In another example, the received signals are reference signals transmitted from the wearable device at the same power level but received at the external reader at different power levels. Thus, the signals indicate a change in the received level of radiant energy at the external reader itself. However, other ways to indicate a change in a received level of radiant energy are possible as well.

Continuing at block 706, the external reader determines that the detected change is indicative of a predetermined pattern of received radiant energy. For example, as described above, the external reader may determine that the radiant energy level dropped from a first level to at or below a threshold level and then returned to at or near the original first level within a threshold period of time. Accordingly, the eye-mountable device may recognize the change as being indicative of a blink. However, as also described above, other patterns are possible as well.

Finally, at block 708, in response to determining that the detected change is indicative of a predetermined pattern, the external reader operates one or more external devices based on the predetermined pattern. As described above, in one example, the external reader operates an external device by wirelessly transmitting one or more signals to a personal computer, tablet computer, cell phone, video game console, television, and/or some other computing device. The one or more signals may cause the external device to power on, power off, adjust volume, change a channel, change some other setting, or manipulate the external device in some other way. Other examples of operating an external device are possible as well.

FIG. 8 depicts a computer-readable medium configured according to an example embodiment. In example embodiments, the example system can include one or more processors, one or more forms of memory, one or more input devices/interfaces, one or more output devices/interfaces, and machine-readable instructions that when executed by the one or more processors cause the system to carry out the various functions, tasks, capabilities, etc., described above.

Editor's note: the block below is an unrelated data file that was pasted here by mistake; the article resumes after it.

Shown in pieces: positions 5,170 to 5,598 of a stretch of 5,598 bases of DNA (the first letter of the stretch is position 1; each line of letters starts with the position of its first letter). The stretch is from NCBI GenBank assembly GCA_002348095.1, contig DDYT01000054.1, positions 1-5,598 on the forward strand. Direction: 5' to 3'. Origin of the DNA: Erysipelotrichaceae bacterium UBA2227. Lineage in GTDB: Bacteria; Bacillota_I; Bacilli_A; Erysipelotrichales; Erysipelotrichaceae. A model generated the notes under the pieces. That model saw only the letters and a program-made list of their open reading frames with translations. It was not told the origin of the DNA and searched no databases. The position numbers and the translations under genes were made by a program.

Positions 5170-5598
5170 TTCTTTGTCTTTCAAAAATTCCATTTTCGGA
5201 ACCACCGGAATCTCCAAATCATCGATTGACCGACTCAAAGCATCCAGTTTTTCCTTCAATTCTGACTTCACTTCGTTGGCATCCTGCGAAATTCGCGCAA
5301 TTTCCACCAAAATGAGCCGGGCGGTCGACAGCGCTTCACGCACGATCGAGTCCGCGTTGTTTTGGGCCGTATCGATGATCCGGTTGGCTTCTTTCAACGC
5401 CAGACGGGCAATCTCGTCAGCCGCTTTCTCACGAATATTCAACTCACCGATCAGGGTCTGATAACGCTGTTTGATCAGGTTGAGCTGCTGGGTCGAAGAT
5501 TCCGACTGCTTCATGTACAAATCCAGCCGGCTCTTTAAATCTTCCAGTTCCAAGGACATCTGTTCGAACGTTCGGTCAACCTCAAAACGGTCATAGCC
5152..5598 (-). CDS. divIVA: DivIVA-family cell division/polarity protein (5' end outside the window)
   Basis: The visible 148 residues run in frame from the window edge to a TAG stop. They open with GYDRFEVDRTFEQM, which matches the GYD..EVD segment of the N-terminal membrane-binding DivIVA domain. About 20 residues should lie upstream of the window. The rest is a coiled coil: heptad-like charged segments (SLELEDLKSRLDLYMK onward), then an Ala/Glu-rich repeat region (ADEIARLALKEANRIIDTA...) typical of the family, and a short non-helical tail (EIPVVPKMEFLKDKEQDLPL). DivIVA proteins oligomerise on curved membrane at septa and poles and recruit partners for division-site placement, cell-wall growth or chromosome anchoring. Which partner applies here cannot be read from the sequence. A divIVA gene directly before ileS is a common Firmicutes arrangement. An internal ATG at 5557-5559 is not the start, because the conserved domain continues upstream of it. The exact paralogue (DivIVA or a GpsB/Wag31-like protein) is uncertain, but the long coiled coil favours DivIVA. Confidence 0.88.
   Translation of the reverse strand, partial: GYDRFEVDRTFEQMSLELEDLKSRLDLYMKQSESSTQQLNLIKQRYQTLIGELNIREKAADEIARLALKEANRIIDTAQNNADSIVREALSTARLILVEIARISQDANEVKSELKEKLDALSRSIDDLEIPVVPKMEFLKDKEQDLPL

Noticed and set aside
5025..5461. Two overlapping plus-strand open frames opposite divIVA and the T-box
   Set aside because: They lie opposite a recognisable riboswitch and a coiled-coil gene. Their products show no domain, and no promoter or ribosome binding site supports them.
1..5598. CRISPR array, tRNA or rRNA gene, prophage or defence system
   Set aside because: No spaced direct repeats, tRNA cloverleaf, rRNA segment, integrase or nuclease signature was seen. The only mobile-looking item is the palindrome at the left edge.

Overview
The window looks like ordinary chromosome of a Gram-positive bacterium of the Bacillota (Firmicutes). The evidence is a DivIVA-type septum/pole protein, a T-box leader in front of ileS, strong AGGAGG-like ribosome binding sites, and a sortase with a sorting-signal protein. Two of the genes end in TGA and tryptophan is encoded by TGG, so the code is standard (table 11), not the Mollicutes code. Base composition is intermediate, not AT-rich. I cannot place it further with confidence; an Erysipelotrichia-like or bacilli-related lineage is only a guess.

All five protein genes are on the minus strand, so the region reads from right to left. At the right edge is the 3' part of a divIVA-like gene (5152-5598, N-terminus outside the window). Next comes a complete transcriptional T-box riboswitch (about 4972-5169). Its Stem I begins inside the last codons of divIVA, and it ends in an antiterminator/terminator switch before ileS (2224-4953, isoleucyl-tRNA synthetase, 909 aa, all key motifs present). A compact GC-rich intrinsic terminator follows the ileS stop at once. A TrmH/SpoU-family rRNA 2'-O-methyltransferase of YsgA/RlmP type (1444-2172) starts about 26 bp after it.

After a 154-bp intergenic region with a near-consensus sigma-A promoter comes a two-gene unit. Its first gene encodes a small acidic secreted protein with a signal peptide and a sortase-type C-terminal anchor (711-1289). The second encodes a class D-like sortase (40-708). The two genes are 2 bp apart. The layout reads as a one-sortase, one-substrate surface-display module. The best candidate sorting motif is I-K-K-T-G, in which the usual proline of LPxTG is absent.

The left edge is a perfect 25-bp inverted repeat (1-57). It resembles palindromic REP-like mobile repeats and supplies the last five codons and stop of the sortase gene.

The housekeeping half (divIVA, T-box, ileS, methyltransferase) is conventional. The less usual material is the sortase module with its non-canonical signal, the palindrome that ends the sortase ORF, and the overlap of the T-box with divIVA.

As noted above, in some embodiments, the disclosed techniques can be implemented by computer program instructions encoded on a non-transitory computer-readable storage media in a machine-readable format, or on other non-transitory media or articles of manufacture (e.g., the instructions 184 stored on the memory storage 182 of the external reader 180 of the system 100). FIG. 8 is a schematic illustrating a conceptual partial view of an example computer program product that includes a computer program for executing a computer process on a computing device, arranged according to at least some embodiments presented herein.

In one embodiment, the example computer program product 800 is provided using a signal bearing medium 802. The signal bearing medium 802 may include one or more programming instructions 804 that, when executed by one or more processors may provide functionality or portions of the functionality described above with respect to FIGS. 1-7. In some examples, the signal bearing medium 802 can be a computer-readable medium 806, such as, but not limited to, a hard disk drive, a Compact Disc (CD), a Digital Video Disk (DVD), a digital tape, memory, etc. In some implementations, the signal bearing medium 802 can be a computer recordable medium 808, such as, but not limited to, memory, read/write (R/W) CDs, R/W DVDs, etc. In some implementations, the signal bearing medium 802 can be a communications medium 810, such as, but not limited to, a digital and/or an analog communication medium (e.g., a fiber optic cable, a waveguide, a wired communications link, a wireless communication link, etc.). Thus, for example, the signal bearing medium 802 can be conveyed by a wireless form of the communications medium 810.

The one or more programming instructions 804 can be, for example, computer executable and/or logic implemented instructions. In some examples, a computing device such as the processor-equipped external reader 180 of FIG. 1 is configured to provide various operations, functions, or actions in response to the programming instructions 804 conveyed to the computing device by one or more of the computer readable medium 806, the computer recordable medium 808, and/or the communications medium 810.